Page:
Cashwell helped lead Seneca to an undefeated season and the South Jersey Group 2 title while also placing 11th at the individual state championships.
Seneca High School senior Eddie Cashwell’s final season of high school bowling went better than he could have ever imagined.
Cashwell helped Seneca sweep through the regular season with a perfect 16–0 record. He was one of the top bowlers at the South Jersey sectional tournament, nearly bowling a perfect game and guiding the Golden Eagles to their second sectional title in school history. Finally, Cashwell qualified for the individual state tournament and was one of only three South Jersey bowlers to finish in the top-18 at states. This makes Cashwell an easy choice as The Sun Newspapers 2019 Boys Bowler of the Year.
Cashwell’s 2018–19 season was the best of his four-year varsity career. While he has been consistently one of the Golden Eagles top bowlers throughout his career and previously helped Seneca to a sectional title in 2017, he said this year was his best yet. As a freshman, Cashwell averaged a score of 192. By this season, his average was up to 207.
“I don’t focus on having the big game,” Cashwell said, attributing consistency to his improvement this year. “I just focus on shooting my average. It’s not about being the best.”
“He’s found a calmness that he did not have freshman and sophomore year,” head coach Becki Ellis said. “His confidence has gone up.”
Cashwell helped spark Seneca in the South Jersey sectional tournament in early February. After coming off an undefeated season, the Golden Eagles were determined to prove they were one of South Jersey’s best team. Cashwell got them off to a good start, bowling nine consecutive strikes in his first game. Cashwell entered the 10th frame for a shot at a perfect 300 score, something he hadn’t achieved before.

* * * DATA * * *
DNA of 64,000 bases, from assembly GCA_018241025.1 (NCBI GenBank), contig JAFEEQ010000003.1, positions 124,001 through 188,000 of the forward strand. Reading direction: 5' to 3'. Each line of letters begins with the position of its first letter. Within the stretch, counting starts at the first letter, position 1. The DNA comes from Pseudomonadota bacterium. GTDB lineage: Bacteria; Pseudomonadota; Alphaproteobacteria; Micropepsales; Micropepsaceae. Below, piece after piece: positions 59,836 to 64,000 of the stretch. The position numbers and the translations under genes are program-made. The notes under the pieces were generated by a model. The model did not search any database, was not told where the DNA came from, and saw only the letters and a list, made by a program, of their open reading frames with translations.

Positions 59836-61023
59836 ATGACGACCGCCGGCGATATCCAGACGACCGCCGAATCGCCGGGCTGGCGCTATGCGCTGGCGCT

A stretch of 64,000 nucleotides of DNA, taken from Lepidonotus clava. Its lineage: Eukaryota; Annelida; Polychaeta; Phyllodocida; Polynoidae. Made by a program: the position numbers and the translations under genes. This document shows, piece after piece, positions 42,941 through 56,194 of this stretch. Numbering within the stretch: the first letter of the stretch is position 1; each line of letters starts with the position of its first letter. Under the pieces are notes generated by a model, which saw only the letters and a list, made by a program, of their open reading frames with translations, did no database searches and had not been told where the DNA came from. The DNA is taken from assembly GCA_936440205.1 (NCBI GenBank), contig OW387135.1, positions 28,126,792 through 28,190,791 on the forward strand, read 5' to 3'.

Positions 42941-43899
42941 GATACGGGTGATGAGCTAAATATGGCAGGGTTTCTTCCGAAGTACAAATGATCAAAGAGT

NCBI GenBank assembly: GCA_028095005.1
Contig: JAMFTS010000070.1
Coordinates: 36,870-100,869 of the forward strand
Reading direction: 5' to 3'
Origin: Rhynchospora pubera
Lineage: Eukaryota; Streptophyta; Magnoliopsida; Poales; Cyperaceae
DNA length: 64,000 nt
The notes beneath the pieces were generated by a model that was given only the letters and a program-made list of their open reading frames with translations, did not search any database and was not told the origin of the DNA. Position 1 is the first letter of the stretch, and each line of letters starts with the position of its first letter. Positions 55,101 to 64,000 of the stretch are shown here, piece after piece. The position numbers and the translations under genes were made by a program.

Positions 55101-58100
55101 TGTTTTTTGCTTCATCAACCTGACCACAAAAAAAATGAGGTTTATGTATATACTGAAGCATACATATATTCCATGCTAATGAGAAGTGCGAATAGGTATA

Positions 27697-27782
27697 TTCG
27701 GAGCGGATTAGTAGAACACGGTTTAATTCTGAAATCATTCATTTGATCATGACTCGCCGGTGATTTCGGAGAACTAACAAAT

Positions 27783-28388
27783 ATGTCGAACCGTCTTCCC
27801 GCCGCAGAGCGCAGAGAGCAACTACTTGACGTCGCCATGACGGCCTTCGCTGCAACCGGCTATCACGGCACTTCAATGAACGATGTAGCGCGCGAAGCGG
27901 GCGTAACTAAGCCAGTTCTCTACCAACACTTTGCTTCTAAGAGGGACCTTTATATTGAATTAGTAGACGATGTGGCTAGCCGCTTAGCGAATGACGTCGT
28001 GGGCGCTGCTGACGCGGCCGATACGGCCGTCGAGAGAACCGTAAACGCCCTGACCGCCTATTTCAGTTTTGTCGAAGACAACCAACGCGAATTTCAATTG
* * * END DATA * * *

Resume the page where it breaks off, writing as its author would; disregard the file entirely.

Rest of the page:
“I was nervous,” he said. “Everyone went quiet when I went up for my 10th frame.”
Cashwell didn’t get a strike on his 10th roll, but he did finish the game with a score of 279, the highest single game of the tournament.
“As a team, him doing that, kept the momentum moving forward for everyone else,” Ellis said. “It got them pumped.”
As a team, Seneca scored 3,171, winning the South Jersey Group 2 tournament by more than 200 pins. Comparing this year’s sectional title to 2017, Cashwell said this year was extra special because of the margin of victory and how Seneca had rotated numerous bowlers into the fifth spot of its lineup all season.
Cashwell got one final chance to shine on the high school stage at the NJSIAA Individual State Championships on Feb. 15. Cashwell had two excellent games of 236 and 254 in his first three-game series. Cashwell’s series score of 664 made him one of the top-18 bowlers out of the field of 76 to move on to the second round.
“I didn’t think about winning,” Cashwell said about his mentality entering the tournament. “I thought, this is the last time I’m going to bowl in high school. This is the last time I’m going to wear this uniform competitively. I just made it the best I could.”
Seneca bowling represinting! Cole ludwikowski and Eddie Cashwell going to individuals today! Eddie has made it to the top 18 advancing on! #SenecaFamily #letsDoThis
In the second round, participants were required to bowl another three-game series. Cashwell had a blister pop on his thumb in the third game of his first series and had to battle through the pain the rest of the day. Despite this, Cashwell bowled a 190, 204 and 234 in his final three games. His final score of 1,292 across both series was enough to finish 11th in the state.
Looking back on his season, Cashwell described it as a whirlwind and admitted he couldn’t have imagined a better way to finish his career.
“It feels like it didn’t happen,” he said.
The best part of the season for Cashwell was being able to go through it with a number of close friends. Cashwell had bowled with two of his senior teammates, Dylan Mattio and Mitch Tippin, for a number of years at Medford Lanes. Ellis agreed the closeness of the team was a big part of its success.
“The more fun they had, the better they did,” she said.